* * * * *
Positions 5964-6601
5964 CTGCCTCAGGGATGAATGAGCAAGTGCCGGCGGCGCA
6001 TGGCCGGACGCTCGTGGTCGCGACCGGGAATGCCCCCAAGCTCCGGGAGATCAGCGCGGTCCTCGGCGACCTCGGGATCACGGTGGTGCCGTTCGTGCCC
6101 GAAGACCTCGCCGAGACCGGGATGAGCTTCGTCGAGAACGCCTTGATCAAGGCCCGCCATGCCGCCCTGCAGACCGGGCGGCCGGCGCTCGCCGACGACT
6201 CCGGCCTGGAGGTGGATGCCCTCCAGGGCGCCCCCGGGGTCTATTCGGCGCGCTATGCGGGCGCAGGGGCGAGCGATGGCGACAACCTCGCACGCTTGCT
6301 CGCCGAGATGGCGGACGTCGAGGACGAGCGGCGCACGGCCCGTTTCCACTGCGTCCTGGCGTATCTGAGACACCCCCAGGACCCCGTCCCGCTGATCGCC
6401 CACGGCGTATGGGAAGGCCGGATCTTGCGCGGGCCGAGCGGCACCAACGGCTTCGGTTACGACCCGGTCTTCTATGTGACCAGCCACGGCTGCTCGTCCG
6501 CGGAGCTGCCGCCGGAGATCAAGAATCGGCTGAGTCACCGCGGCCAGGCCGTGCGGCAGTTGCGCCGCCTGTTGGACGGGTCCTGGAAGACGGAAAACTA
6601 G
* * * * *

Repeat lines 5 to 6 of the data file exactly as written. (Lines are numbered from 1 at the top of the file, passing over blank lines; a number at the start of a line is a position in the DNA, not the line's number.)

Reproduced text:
6201 CCGGCCTGGAGGTGGATGCCCTCCAGGGCGCCCCCGGGGTCTATTCGGCGCGCTATGCGGGCGCAGGGGCGAGCGATGGCGACAACCTCGCACGCTTGCT
6301 CGCCGAGATGGCGGACGTCGAGGACGAGCGGCGCACGGCCCGTTTCCACTGCGTCCTGGCGTATCTGAGACACCCCCAGGACCCCGTCCCGCTGATCGCC